Despite constant effort from wildlife agencies across Africa, poaching is still sadly a common occurrence.
Now, however, it seems the crime of poaching could be upgraded to a capital offence, meaning poachers could face the death penalty.
A spokesperson for Najib Balala, the Kenyan Cabinet Secretary for Tourism, said they wanted ‘stiffer sentences’ for poachers, and they would push parliament for the new laws to be introduced.
Speaking at the official launch for a commemorative stamp after the recent death of Sudan, the last male northern white rhino, the spokesperson said the current punishment for poaching is not enough, Xinhua News reports.
We have in place the Wildlife Conservation Act that was enacted in 2013 and which fetches offenders a life sentence of a fine of 200,000 U.S dollars.
However, this has not been deterrence enough to curb poaching, hence the proposed stiffer sentence.
A representative for the Ol Pejeta Conservancy, where the speech was held, said that ‘life in prison’ and the ‘death penalty’ were both mentioned in the speech.
The announcement came after the news that three rhinos – two black rhinos and a calf – were killed by poachers in Meru National Park, Kenya.
The poaching trend has been on a downward trend thanks to law enforcement efforts in the area and Government investment in conservation. In 2017, Kenya lost 69 elephants out of a population of 34,000 and nine rhinos out of 1,000.
The Kenyan minister was making a speech at Ol Pejeta Conservancy where, earlier this year, the last male northern white rhino in the world sadly died, his species will soon be extinct.
Sudan, a 45-year-old northern white rhinoceros, had to be put down after becoming gravely ill due to age-related complications.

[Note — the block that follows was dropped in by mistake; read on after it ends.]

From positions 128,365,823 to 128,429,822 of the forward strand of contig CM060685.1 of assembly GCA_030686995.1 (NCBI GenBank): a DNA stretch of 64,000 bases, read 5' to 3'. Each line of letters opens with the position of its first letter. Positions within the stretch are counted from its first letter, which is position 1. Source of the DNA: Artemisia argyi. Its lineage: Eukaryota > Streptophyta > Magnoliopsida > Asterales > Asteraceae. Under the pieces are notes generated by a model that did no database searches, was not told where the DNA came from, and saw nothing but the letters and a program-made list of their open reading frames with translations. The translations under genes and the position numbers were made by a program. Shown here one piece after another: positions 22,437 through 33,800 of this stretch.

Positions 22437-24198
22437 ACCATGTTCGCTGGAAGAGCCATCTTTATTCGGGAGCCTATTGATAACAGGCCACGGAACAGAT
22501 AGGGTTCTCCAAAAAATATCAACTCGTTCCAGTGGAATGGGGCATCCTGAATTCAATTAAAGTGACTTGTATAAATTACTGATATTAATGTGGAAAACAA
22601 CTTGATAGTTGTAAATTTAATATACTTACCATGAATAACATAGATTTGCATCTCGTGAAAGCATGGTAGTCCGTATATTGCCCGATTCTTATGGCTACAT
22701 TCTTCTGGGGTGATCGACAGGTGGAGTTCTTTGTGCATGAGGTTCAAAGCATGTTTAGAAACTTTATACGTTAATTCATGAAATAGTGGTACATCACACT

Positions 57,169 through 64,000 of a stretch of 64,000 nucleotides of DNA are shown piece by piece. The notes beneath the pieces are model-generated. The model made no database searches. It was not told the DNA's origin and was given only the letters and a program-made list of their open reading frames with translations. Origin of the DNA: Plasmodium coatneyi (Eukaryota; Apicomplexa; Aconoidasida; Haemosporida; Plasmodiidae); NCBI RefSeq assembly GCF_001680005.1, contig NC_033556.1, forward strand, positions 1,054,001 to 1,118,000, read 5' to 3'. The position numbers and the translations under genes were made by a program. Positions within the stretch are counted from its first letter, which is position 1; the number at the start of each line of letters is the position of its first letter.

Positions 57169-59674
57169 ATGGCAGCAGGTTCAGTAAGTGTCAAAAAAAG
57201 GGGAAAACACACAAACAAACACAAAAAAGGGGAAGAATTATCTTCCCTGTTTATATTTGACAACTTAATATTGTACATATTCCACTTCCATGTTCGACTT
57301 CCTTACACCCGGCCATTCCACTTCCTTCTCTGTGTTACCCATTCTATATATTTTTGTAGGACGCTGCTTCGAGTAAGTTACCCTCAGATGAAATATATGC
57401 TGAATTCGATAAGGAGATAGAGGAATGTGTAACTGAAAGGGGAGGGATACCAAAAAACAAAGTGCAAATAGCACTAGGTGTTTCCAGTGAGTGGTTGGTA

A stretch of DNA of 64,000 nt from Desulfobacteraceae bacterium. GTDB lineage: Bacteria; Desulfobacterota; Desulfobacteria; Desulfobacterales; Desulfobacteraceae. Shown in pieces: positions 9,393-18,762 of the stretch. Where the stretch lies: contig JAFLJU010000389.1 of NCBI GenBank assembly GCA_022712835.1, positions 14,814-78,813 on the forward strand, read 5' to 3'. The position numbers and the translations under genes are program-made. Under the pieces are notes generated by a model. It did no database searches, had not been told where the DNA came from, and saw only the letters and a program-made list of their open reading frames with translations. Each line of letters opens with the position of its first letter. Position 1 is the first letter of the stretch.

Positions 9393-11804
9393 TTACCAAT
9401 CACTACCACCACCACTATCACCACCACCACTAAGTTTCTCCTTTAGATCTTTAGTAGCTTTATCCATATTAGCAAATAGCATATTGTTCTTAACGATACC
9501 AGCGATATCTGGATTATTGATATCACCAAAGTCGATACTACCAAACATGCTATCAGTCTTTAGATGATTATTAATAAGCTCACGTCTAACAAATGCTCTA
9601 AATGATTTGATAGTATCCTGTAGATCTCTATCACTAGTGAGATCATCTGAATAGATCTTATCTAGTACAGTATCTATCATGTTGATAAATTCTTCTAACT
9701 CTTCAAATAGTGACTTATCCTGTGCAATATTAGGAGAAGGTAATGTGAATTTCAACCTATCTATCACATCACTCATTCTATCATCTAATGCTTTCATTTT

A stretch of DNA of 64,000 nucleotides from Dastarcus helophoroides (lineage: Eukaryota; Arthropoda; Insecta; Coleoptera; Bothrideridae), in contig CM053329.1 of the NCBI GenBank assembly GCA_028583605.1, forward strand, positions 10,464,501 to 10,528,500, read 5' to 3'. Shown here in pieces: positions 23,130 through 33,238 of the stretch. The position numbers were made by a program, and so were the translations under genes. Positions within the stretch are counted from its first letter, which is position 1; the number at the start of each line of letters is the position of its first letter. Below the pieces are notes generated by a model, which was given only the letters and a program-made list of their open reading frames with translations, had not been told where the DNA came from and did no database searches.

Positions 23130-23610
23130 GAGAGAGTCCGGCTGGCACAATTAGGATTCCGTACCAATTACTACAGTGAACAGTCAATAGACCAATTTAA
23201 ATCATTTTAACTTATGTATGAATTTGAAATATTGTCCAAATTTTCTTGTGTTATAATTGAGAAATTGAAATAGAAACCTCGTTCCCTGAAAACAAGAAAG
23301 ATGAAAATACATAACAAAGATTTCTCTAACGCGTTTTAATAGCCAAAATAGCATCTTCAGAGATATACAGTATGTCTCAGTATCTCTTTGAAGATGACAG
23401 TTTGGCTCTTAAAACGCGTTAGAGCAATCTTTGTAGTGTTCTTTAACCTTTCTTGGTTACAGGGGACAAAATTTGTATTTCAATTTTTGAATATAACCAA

Protected by armed guards John Mugo and Daniel Maina at the conversancy in Laikipia County, Kenya, Sudan lived with the last two surviving females, Najin and Fatu, but attempts to mate him with them failed, as both females suffer from conditions which make them incapable of pregnancy.
It is with great sadness that Ol Pejeta Conservancy and the Dvůr Králové Zoo announce that Sudan, the world’s last male…
After the organisation discovered this last year, they created an account for Sudan on the dating app Tinder, aiming to help fund the development of in vitro fertilisation (IVF) for rhinos.
As reported by National Geographic, his bio read:
I’m one of a kind. No seriously. I’m the last male white rhino on planet Earth. I don’t mean to be too forward, but the fate of my species literally depends on me.
I perform well under pressure. I like to eat grass and chill in the mud. No problems. Six foot tall and 5,000 if it matters.
There is still hope for the species, however, as progressions with IVF are still possible, meaning one day, scientists may be able to use Sudan’s unique sperm to impregnate a female rhino.
This can either be Najin or Fatu, or even a surrogate southern white rhino – a much more common species.
Before Sudan died, heartbreaking photos were shared of wildlife ranger Zacharia Mutai comforting the rhino in his last moments.
Sudan, the last male white rhino on Earth, passed away yesterday at his home in Kenya. Photographer @amivitale was there after covering Sudan for many years. Vitale – "With a heavy heart, I share this news and hope that Sudan's legacy will awaken us to protect this magnificent and fragile planet. Yesterday, Zachariah Mutai comforted Sudan, the last living male Northern White Rhino moments before he passed away. Sudan lived a long, healthy life at the conservancy after he was brought to Kenya from @safari_park_dvur_kralov in the #czechrepublic in 2009. He died surrounded by people who loved him at @olpejeta after suffering from age-related complications. The two female northern white rhinos left on the planet are his direct descendants. The impact that this special animal has had on conservation is simply incredible. And there is still hope in the future that the subspecies might be restored through IVF. Support this important work: http://donate.olpejetaconservancy.org/projects/sudan"
Let’s hope Sudan’s legacy can be carried on for future generations of rhinos.